The 11in Apple MacBook Air model is the more recent design, having been introduced to Apple's portfolio in October 2010.
To test the Apple MacBooks we install Windows 7 using the incredibly intuitive and smooth Boot Camp assistant that comes built into Mac OS X 10.7, the MacBook Air's native operating system.
This allowed us to run the same WorldBench and MobileMark benchmarks on the MacBook Air as Windows-based laptops.
It's worth noting that the MacBook Air offers the option of dual-booting Mac OS X and Windows installations.
And, more importantly, that even though the benchmarks were run on an OS that the hardware is not optimised for, they achieved results broadly comparable with, often better, than the competition.
The Apple MacBook Air 11in here is the entry-level specification – the cheapest Mac portable available – and on the face of it looks a tad underpowered with just 2GB of RAM and a 64GB SSD.
However, it's quicker than you might think, the 1.6GHz Intel Core i5-2467M processor pushing it to a WorldBench 6 score of 111. The battery life isn't the best on test - we had this MacBook running for just over four and a half hours (278 mins) in the MobileMark Productivity test.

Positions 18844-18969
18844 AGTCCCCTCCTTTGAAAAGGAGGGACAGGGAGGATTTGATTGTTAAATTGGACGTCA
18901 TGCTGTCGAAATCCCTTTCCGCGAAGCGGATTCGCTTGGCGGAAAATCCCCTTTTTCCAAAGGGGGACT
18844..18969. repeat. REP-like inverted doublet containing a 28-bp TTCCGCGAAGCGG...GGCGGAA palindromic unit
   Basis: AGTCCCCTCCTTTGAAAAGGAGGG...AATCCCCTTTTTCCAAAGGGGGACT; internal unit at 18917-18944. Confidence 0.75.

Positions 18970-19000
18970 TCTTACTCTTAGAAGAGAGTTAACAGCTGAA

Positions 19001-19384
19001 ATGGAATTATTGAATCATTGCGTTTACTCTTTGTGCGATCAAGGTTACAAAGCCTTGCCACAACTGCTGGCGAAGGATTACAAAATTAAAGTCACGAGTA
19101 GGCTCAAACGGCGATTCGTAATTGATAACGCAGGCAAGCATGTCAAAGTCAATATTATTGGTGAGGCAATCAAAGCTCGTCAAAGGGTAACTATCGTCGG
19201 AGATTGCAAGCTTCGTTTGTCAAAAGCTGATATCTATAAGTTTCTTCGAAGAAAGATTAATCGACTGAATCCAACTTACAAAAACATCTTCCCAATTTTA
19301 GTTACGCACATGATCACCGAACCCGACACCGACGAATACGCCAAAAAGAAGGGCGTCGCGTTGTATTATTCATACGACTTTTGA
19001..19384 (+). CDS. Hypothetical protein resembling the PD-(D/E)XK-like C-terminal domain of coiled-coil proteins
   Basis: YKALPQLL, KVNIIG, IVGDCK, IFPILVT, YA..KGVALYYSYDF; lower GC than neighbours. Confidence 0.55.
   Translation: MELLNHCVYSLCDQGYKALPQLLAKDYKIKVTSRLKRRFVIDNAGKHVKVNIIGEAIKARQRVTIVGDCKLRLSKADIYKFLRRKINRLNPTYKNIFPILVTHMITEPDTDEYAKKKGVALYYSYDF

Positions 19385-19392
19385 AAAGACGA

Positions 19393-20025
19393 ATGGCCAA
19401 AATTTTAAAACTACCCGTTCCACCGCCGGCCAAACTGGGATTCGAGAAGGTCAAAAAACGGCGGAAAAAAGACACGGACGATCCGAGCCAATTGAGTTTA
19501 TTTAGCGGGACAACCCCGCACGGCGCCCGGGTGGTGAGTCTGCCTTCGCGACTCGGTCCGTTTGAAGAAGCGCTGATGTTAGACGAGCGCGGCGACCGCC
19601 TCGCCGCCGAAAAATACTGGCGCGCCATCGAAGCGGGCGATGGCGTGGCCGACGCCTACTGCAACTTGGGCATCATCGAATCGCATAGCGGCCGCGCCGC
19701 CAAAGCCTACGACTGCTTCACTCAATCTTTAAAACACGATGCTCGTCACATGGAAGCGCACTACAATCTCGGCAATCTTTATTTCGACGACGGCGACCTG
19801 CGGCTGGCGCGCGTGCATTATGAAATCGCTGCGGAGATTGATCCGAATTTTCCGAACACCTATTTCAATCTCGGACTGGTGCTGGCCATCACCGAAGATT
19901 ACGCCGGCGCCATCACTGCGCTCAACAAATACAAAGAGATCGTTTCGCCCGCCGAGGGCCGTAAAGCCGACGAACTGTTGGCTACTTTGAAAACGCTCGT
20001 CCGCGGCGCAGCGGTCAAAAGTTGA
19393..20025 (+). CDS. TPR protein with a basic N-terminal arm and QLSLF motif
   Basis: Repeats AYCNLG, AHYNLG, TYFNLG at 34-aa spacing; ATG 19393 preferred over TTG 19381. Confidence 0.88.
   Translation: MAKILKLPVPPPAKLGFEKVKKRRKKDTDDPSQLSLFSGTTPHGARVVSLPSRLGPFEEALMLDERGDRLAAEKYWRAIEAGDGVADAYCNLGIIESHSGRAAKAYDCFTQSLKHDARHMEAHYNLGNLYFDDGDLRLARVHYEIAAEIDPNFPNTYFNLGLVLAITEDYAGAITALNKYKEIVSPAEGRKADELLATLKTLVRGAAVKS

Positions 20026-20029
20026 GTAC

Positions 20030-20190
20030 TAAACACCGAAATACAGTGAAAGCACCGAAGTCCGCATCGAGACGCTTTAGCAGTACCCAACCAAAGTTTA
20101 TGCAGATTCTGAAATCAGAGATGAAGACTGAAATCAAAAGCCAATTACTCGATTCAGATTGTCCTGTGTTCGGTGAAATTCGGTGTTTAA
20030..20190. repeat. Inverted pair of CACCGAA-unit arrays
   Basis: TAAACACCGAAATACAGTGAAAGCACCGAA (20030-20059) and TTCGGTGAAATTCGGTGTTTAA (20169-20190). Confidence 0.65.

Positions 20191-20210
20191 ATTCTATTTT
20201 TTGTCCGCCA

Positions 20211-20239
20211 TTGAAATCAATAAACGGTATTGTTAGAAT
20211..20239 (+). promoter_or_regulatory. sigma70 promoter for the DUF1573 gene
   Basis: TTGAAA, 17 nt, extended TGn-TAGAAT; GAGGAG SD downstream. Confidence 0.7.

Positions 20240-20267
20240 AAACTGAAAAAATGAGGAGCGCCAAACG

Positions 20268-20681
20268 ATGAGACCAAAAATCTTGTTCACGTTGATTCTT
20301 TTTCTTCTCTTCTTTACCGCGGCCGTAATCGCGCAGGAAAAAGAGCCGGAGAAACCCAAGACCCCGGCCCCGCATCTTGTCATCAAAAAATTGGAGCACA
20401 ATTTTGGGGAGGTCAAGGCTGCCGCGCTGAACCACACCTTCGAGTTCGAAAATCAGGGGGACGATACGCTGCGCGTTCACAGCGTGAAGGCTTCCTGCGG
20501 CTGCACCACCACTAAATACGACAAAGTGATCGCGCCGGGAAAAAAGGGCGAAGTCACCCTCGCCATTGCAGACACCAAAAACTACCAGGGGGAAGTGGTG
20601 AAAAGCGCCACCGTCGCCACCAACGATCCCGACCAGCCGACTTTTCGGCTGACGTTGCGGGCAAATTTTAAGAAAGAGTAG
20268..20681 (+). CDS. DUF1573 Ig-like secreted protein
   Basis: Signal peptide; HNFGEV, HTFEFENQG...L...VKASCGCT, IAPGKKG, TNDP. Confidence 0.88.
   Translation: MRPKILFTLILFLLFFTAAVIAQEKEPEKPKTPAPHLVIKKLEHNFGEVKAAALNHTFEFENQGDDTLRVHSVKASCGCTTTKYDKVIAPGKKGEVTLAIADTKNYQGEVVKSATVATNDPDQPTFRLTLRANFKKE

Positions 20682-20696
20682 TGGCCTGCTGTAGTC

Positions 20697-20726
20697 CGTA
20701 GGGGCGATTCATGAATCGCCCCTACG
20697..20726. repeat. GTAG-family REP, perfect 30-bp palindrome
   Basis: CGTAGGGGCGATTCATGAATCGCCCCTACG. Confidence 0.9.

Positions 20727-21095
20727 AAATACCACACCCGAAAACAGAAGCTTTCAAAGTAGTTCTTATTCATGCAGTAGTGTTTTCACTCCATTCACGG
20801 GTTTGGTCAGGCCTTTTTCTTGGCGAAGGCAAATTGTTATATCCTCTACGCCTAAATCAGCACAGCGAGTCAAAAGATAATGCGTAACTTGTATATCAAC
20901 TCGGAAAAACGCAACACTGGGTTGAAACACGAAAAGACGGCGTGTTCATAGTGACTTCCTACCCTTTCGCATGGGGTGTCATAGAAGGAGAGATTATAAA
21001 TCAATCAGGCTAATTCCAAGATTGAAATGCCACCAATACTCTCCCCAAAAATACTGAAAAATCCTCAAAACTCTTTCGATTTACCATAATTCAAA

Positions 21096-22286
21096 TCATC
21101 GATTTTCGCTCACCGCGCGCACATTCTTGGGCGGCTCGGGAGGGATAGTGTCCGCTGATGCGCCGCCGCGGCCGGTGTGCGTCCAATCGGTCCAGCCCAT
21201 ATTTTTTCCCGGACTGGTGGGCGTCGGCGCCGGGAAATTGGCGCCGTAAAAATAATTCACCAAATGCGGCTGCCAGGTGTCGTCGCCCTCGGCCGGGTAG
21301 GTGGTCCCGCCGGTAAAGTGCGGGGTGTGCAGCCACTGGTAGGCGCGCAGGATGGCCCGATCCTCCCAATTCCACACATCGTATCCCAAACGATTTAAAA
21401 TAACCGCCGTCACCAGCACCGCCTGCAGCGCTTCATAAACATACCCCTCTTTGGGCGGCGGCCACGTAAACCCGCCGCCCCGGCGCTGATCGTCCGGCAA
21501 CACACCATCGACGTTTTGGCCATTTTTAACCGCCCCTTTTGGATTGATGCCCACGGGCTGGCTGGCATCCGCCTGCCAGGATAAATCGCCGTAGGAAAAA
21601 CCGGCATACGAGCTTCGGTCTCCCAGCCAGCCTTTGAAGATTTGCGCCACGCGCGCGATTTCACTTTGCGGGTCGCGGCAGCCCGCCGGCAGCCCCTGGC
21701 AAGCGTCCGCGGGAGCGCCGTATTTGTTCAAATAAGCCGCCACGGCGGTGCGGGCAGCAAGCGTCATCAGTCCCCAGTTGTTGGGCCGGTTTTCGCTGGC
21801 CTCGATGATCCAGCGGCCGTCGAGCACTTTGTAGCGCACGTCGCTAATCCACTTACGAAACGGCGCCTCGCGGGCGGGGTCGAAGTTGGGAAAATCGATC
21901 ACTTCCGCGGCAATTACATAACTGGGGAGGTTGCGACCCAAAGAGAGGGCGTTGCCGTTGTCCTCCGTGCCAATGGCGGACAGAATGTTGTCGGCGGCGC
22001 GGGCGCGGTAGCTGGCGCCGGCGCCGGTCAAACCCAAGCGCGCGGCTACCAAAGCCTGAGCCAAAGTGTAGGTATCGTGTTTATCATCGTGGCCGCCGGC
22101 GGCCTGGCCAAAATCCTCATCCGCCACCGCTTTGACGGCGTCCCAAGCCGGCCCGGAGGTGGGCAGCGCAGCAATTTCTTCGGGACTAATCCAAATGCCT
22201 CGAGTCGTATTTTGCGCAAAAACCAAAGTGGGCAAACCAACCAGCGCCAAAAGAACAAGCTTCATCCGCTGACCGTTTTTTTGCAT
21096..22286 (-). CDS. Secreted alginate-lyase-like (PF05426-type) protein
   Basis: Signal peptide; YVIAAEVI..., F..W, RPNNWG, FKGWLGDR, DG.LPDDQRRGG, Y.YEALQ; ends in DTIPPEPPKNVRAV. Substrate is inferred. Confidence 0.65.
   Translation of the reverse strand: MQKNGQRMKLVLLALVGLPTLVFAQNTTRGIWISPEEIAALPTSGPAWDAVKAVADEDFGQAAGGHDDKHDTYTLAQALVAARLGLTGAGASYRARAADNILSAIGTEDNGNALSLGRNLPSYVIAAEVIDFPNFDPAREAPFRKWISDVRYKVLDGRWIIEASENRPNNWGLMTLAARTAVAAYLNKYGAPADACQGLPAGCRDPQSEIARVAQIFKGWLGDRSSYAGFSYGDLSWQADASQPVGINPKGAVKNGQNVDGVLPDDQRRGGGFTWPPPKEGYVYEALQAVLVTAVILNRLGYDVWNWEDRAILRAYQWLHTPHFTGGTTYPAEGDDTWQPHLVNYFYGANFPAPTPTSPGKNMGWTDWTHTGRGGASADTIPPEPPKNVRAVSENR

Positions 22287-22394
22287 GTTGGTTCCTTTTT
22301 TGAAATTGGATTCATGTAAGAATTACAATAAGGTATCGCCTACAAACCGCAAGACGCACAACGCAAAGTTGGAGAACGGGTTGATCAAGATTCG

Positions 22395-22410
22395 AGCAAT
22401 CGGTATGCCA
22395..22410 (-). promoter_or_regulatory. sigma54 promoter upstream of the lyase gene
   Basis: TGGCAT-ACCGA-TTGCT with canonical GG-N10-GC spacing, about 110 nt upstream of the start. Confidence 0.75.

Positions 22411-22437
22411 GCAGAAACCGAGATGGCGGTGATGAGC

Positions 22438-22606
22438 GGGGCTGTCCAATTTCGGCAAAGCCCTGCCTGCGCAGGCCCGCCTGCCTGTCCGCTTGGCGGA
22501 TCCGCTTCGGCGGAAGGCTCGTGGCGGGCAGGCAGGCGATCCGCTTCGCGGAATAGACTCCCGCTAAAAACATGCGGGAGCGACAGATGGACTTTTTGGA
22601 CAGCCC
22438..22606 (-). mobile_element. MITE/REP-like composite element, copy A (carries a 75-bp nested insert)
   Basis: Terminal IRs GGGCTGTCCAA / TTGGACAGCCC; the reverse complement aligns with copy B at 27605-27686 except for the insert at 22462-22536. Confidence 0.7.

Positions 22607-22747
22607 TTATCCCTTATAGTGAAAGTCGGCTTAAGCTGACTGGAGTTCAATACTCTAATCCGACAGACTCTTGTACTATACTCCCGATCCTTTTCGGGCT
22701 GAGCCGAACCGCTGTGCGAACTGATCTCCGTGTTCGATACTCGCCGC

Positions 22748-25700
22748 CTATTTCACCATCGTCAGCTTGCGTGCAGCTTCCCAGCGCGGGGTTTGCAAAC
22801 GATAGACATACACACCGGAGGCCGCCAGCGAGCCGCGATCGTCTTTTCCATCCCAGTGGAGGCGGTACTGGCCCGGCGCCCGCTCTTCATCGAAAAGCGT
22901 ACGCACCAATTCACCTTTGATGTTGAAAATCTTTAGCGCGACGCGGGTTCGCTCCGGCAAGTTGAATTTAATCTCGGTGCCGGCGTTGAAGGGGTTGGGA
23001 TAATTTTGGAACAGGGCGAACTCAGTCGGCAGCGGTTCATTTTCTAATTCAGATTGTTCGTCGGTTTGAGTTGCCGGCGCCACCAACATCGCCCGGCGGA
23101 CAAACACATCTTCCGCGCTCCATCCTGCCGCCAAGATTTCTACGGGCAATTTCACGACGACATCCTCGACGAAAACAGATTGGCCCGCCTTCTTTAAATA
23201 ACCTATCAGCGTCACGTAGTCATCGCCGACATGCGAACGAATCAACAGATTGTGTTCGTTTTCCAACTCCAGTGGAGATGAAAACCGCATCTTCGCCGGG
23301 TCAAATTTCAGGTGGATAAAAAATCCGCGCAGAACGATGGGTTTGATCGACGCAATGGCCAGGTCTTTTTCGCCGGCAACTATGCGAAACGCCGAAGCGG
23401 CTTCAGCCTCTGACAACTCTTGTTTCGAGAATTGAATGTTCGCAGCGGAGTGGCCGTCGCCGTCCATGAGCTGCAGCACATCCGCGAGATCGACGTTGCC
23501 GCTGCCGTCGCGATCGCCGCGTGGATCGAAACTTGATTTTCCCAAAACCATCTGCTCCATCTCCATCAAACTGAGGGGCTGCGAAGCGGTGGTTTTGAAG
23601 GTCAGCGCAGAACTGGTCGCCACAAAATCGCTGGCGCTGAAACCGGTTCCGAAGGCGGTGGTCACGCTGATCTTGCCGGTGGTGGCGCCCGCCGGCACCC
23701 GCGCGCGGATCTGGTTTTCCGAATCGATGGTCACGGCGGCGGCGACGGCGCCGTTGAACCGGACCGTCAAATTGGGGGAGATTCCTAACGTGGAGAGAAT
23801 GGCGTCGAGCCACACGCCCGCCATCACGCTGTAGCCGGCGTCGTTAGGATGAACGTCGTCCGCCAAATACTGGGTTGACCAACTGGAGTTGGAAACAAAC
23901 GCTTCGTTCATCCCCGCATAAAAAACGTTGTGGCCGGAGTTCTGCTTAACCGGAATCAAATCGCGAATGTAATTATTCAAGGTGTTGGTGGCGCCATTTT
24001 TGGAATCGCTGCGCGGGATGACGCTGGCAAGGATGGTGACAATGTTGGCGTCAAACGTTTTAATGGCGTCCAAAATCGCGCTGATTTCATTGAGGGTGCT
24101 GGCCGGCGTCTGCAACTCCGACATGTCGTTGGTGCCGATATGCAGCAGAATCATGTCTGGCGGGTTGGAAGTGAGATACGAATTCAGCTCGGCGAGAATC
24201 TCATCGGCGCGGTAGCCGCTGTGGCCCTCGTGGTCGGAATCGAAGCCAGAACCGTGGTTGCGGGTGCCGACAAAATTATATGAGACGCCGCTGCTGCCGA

The design is very difficult to fault – it looks great, is supremely well put together and is comfortable to use, even considering its diminuitive size.
The aluminium unibody feels robust and there are so many nice touches that make it a joy to use. For example, the backlit keyboard is great for using in dark environments and the MagSafe power connector ensures that neither you nor your MacBook will get injured should you trip on the charger cable.
But it's the display that really wins us over. The sharp definition and rich colour gamut is easily the best of the bunch, beaten only by this MacBook Air's bigger 13in brother. The viewing angles are wide, too, and while the finish of the screen is gloss, Apple's anti-reflective coating means that the mirror effect is reduced and not so distracting.